It's important, he added, to understand that even if every bed is not currently full, COVID precautions are still making it take much, much, longer to handle the simplest needs of patients. Now, everybody with a cough gets treated by workers in protective gear that has to be methodically donned and doffed, putting emergency workers used to operating fast on a slow burn.
"Our sense now is that what we're dealing with is longer, slower and, in some ways, deeper," McCabe said.
Recent uptickThough the careful pace of care is the same, COVID activity seemed to be growing more quickly 15 miles south at Sharp Chula Vista Medical Center.
Friday evening, an ambulance pulled up to the patient delivery door at the hospital's emergency department, paramedics quickly unloading a patient on a gurney covered by a yellow plastic sheet to deflect the pounding rain.
Soon uncovered, his temperature taken, patient Michael Weiss, a software developer from Chula Vista, moved to a bed in a section of the hospital's emergency department set aside for those with relatively minor symptoms.
Weiss, 54, said he came in because symptoms that he and his wife had been tending at home with the help of over-the-counter medications had moved beyond cough, fever and "tremendous body aches" to breathing difficulty that had caused his blood oxygen level to plummet to 70 percent.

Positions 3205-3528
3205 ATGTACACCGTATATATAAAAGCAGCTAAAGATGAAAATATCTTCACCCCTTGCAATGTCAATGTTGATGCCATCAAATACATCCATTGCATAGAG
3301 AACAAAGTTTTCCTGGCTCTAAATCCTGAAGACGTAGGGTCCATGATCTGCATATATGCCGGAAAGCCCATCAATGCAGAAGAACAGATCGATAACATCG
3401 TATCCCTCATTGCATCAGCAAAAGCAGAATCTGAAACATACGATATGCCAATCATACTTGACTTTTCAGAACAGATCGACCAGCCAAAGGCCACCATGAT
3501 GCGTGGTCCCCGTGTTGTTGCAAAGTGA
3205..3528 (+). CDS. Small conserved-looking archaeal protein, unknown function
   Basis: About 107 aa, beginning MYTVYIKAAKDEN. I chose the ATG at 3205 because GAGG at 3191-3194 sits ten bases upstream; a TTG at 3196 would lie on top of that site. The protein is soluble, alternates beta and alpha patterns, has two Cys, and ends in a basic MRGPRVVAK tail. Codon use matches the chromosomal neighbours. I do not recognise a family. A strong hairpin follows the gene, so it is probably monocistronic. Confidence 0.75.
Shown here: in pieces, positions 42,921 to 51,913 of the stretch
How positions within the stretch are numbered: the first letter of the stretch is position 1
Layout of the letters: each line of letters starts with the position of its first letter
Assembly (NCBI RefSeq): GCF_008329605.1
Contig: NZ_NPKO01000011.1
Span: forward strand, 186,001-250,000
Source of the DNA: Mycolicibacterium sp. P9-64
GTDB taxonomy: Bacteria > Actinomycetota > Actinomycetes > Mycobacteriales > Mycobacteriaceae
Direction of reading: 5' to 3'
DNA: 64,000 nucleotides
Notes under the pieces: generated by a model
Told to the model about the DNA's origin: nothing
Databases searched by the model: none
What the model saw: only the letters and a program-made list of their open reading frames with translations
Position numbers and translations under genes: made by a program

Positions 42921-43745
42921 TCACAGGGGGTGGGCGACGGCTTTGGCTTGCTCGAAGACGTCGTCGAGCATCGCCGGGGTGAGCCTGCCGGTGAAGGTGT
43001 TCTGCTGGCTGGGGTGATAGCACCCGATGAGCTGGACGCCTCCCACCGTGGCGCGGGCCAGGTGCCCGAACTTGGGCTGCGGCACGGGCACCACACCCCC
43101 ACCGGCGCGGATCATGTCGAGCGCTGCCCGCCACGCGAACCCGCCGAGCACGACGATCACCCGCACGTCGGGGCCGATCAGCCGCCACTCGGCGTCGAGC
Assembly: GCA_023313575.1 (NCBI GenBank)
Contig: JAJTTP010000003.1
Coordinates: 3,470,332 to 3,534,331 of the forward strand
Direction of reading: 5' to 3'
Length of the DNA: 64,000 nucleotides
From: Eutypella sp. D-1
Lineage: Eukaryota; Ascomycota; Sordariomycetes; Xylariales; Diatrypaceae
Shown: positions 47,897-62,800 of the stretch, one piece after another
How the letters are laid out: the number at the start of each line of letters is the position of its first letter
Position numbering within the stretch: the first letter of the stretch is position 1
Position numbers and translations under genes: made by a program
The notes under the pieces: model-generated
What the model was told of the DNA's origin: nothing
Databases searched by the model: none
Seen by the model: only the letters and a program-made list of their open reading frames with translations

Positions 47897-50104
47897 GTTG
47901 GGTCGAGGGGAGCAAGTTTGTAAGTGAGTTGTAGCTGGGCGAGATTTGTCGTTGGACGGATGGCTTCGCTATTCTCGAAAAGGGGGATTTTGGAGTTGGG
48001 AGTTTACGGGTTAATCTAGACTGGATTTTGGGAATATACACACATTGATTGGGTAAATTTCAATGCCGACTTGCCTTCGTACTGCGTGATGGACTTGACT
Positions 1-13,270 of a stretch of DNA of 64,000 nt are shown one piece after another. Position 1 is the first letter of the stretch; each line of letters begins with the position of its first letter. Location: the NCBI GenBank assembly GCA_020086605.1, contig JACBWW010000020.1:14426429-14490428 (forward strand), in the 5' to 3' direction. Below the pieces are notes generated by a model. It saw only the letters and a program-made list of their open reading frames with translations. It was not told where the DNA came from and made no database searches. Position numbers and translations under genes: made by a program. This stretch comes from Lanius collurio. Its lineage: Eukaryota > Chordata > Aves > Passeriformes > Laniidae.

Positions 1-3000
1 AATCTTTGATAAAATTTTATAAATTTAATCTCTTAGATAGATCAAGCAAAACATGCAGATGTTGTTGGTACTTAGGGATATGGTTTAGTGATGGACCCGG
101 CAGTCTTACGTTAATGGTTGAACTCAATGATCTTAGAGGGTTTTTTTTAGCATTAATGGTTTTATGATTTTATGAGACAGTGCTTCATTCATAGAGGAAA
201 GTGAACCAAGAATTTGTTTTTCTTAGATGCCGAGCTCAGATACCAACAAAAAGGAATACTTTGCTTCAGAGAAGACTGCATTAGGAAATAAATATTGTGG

Breathing more easily under supplemental oxygen, he said it just became too difficult, too scary, to keep staying home.
"I started to cough, and my chest would get really tight, and it would just make me cough even more," Weiss said.
Sharp Chula Vista's ER is starting to attract a greater number of patients like Weiss who have been fighting it out and now must come in for professional help.
Registered nurse and infection prevention specialist Cindy Stuart said that it's difficult to know whether this is the start of a surge.
"I think it's still too early for us to tell," Stuart said.
Fellow infection preventionist Myra Laurino said it definitely felt like the situation is getting more intense recently.
"It seems like what we've seen the last couple of days we've gone from not having that many ventilated patient to having a lot more on ventilators in critical care," Laurino said.
Intensive careThat's what was going on upstairs, where 32 patients were admitted at Sharp Chula Vista as of Saturday afternoon.
The hospital has worked in recent weeks to convert an entire floor to a COVID unit, adding temporary anterooms that function like air locks and bringing in large ventilation pipes to keep the air inside each patient space from leaking out into the hallways. The hum of air-purifying equipment is now constant as nurses peer at their patients through windows, checking the conditions of those who are sedated as mechanical ventilators pump oxygen-rich air into lungs inflamed by coronavirus infection.